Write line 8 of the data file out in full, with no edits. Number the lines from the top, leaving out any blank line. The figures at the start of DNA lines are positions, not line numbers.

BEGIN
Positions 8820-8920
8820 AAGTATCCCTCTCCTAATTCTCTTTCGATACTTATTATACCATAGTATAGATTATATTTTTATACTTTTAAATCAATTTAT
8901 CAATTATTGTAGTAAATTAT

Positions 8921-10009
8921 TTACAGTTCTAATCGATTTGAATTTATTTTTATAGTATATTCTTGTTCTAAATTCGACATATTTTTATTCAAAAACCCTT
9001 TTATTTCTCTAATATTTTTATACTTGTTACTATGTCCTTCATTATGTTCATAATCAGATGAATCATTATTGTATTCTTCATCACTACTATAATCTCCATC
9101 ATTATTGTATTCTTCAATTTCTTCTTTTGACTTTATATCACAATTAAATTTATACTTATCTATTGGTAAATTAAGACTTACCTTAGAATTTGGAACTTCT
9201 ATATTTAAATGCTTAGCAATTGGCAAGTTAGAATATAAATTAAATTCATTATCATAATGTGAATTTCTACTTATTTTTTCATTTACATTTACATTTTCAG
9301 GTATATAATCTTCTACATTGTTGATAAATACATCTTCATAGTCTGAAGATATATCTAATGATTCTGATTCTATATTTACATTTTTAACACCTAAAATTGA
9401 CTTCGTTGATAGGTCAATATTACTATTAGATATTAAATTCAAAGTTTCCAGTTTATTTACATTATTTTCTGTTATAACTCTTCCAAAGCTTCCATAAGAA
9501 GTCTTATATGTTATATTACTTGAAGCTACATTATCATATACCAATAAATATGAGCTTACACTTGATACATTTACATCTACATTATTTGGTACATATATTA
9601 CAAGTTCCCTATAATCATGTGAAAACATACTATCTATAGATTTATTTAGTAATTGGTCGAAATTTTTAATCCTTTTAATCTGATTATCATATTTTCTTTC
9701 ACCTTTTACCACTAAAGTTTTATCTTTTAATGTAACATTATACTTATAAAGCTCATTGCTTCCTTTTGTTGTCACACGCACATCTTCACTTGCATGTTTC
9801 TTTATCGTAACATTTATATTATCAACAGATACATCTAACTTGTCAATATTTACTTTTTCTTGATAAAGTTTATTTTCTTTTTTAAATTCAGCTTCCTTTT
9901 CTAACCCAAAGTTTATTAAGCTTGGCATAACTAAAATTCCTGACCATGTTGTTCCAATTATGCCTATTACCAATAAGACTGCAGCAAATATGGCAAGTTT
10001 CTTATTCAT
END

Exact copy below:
9201 ATATTTAAATGCTTAGCAATTGGCAAGTTAGAATATAAATTAAATTCATTATCATAATGTGAATTTCTACTTATTTTTTCATTTACATTTACATTTTCAG